Hardback 

Kindle 
Review by Brian Clegg

Comments

Popular posts from this blog

Where are the chemistry popular science books?

by Brian Clegg
There has never been more emphasis on the importance of public engagement. We need both to encourage a deeper interest in science and to counter anti-scientific views that seem to go hand-in-hand with some types of politics. Getting the public interested in science both helps recruit new scientists of the future and spreads an understanding of why an area of scientific research deserves funding. Yet it is possible that chemistry lags behind the other sciences in outreach. As a science writer, and editor of this website, I believe that chemistry is under-represented in popular science. I'd like to establish if this is the case, if so why it is happening - and what can be done to change things. 


An easy straw poll is provided by the topic tags on the site. At the time of writing, there are 22 books under 'chemistry' as opposed to 97 maths, 126 biology and 182 physics. The distribution is inevitably influenced by editorial bias - but as the editor, I can confirm …

Make, Think, Imagine - John Browne ***

When you read a politician's memoirs you know that, nine times out of ten, it won't really quite work, because the message can't carry a whole book. It's reminiscent of the old literary agent's cry of 'Is it a book, or is it an article?' It's not that there aren't a lot of words in such tomes. It's almost obligatory for these books to be quite chunky. But it's a fair amount of work getting through them, and you don't feel entirely satisfied afterwards. Unfortunately, that's rather how John Browne (former head of oil giant BP)'s book comes across.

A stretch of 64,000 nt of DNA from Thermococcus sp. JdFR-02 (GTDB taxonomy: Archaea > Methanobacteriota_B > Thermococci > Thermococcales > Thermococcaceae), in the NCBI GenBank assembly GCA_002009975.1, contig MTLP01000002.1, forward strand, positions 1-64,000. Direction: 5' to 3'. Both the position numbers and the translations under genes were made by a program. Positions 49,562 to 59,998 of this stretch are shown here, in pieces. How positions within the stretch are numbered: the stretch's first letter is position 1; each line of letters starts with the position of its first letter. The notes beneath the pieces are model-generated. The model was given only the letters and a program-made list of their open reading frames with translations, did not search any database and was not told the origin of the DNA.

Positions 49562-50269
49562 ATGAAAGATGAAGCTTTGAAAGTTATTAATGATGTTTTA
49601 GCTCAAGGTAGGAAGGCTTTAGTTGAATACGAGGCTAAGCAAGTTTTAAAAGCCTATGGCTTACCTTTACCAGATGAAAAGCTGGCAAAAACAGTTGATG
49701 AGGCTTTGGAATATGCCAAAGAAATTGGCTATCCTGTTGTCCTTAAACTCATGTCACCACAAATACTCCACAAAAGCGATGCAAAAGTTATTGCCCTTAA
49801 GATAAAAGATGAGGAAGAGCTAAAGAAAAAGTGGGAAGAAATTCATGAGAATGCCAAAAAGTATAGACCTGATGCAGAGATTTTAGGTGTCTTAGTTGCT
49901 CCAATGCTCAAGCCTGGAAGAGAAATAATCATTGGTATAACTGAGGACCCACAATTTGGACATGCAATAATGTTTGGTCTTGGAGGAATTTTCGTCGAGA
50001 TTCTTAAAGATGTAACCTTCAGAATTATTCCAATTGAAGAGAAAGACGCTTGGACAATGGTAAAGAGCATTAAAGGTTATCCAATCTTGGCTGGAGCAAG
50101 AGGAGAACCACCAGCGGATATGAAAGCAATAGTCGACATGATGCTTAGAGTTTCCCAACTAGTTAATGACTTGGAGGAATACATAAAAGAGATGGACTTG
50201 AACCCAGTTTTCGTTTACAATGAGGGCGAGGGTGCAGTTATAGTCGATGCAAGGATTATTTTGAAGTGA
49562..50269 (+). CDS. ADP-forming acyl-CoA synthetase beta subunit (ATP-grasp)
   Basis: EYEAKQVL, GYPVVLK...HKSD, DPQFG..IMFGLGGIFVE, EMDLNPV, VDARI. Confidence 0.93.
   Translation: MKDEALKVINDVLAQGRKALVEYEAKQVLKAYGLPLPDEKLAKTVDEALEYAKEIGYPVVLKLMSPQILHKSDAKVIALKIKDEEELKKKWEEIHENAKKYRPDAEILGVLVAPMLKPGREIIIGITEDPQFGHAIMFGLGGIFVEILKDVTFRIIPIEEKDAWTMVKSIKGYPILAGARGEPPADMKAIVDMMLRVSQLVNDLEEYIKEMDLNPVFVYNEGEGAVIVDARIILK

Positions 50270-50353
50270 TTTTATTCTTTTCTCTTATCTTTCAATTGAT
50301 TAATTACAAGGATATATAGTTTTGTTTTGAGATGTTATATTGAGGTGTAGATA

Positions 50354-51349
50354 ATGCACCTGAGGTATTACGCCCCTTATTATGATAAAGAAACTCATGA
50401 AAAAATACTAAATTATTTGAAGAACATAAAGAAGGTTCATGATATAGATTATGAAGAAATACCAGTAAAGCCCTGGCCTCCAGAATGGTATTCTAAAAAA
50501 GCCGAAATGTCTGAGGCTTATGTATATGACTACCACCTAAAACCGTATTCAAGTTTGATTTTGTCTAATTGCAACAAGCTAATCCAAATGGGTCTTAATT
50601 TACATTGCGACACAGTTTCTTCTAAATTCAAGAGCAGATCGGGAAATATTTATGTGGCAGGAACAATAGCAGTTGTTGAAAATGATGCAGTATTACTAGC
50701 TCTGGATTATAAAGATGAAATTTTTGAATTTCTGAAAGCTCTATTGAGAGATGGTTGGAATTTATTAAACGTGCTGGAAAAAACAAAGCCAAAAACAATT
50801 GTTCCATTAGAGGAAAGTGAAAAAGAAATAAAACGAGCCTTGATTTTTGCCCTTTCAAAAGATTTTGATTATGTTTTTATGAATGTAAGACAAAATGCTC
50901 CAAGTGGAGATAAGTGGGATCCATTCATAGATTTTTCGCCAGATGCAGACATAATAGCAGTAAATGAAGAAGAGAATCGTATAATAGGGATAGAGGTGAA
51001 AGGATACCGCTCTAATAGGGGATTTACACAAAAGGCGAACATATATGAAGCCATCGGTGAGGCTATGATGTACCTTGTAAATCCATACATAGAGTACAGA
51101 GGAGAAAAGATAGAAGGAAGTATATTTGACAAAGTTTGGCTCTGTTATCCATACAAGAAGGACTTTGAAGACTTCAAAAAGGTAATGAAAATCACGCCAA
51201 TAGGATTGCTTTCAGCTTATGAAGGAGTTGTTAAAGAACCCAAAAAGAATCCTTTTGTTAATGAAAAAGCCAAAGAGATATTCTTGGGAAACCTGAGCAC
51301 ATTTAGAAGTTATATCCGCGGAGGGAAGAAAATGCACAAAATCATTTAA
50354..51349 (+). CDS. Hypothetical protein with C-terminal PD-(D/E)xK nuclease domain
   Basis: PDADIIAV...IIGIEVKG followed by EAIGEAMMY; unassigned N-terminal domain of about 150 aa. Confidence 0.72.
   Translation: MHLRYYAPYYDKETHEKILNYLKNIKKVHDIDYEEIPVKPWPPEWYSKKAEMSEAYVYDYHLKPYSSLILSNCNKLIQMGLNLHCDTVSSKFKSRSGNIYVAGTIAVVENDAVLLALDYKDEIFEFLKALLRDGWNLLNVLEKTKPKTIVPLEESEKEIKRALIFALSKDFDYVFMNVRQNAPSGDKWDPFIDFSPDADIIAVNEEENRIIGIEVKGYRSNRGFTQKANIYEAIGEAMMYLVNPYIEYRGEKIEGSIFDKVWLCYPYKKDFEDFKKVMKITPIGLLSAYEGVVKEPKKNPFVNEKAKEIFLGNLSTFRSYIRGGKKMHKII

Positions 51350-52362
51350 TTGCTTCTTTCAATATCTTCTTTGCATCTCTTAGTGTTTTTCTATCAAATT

It's not that the central thread is unimportant. It used to be the case, certainly in the UK, that science, with its roots in philosophy and the pursuit of knowledge, was considered far loftier than engineering, growing out of mechanical work and the pursuit of profit. There is, perhaps, still a whiff of this around in some circles - so Browne's message that engineering has been…

Bloom - Ruth Kassinger ***

There is much fascinating material in this chunky book by Ruth Kassinger. It may be my total ignorance of biology and everyone else knows these things, but I learnt so much - for example that seaweed is algae and not a plant, about algae's role in the development of land plants, about the algae in lichen and its contribution to coral reefs.

The book is divided into four broad sections: on the origins and development of algae, on algae (and particularly seaweed) as food, on making use of algae, for example, for biofuel, and on algae and climate change, particularly the bleaching of coral and algal blooms. This is all done in a very approachable writing style, mixing descriptive material that is never over-technical with narrative often featuring visits to different locations and to talk to a range of experts from those who study to algae to those who cook them.

There are two problems though. Firstly, the book is too long at 380 pages. Each section could do with a trim, but this wa…